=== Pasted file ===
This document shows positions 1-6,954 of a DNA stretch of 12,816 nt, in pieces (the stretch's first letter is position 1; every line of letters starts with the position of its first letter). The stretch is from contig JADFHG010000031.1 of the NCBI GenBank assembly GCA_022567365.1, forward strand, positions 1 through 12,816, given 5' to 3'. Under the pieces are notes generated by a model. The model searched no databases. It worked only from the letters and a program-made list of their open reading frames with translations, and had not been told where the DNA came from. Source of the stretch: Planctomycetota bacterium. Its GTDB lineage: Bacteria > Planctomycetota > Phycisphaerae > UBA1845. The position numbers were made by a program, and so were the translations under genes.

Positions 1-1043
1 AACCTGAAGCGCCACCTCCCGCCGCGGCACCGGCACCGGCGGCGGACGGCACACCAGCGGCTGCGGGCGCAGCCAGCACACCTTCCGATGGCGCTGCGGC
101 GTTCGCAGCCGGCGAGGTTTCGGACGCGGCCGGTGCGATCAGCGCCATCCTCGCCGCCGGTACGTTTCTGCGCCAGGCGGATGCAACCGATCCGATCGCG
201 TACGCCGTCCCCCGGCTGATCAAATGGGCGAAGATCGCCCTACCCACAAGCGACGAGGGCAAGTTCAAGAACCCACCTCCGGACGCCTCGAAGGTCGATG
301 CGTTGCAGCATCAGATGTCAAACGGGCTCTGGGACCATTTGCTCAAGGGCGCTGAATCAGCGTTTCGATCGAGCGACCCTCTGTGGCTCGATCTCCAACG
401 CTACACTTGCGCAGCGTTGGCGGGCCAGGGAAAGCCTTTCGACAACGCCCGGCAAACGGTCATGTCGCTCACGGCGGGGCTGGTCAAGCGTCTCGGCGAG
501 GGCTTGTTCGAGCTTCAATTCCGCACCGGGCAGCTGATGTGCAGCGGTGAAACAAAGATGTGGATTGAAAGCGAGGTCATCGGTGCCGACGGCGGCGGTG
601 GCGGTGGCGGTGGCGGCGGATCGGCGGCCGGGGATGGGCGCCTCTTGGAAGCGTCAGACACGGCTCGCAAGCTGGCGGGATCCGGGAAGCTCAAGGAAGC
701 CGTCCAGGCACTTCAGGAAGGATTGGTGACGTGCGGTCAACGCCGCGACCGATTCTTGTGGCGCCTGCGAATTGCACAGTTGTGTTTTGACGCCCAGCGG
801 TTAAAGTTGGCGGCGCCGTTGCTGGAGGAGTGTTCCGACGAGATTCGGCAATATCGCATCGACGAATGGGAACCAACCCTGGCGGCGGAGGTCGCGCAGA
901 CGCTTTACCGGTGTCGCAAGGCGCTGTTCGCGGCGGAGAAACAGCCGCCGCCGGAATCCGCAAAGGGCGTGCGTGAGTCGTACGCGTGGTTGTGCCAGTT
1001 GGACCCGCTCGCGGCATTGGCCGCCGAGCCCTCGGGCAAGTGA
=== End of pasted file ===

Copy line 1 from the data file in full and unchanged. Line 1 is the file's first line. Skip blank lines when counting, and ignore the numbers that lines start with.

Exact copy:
This document shows positions 1-6,954 of a DNA stretch of 12,816 nt, in pieces (the stretch's first letter is position 1; every line of letters starts with the position of its first letter). The stretch is from contig JADFHG010000031.1 of the NCBI GenBank assembly GCA_022567365.1, forward strand, positions 1 through 12,816, given 5' to 3'. Under the pieces are notes generated by a model. The model searched no databases. It worked only from the letters and a program-made list of their open reading frames with translations, and had not been told where the DNA came from. Source of the stretch: Planctomycetota bacterium. Its GTDB lineage: Bacteria > Planctomycetota > Phycisphaerae > UBA1845. The position numbers were made by a program, and so were the translations under genes.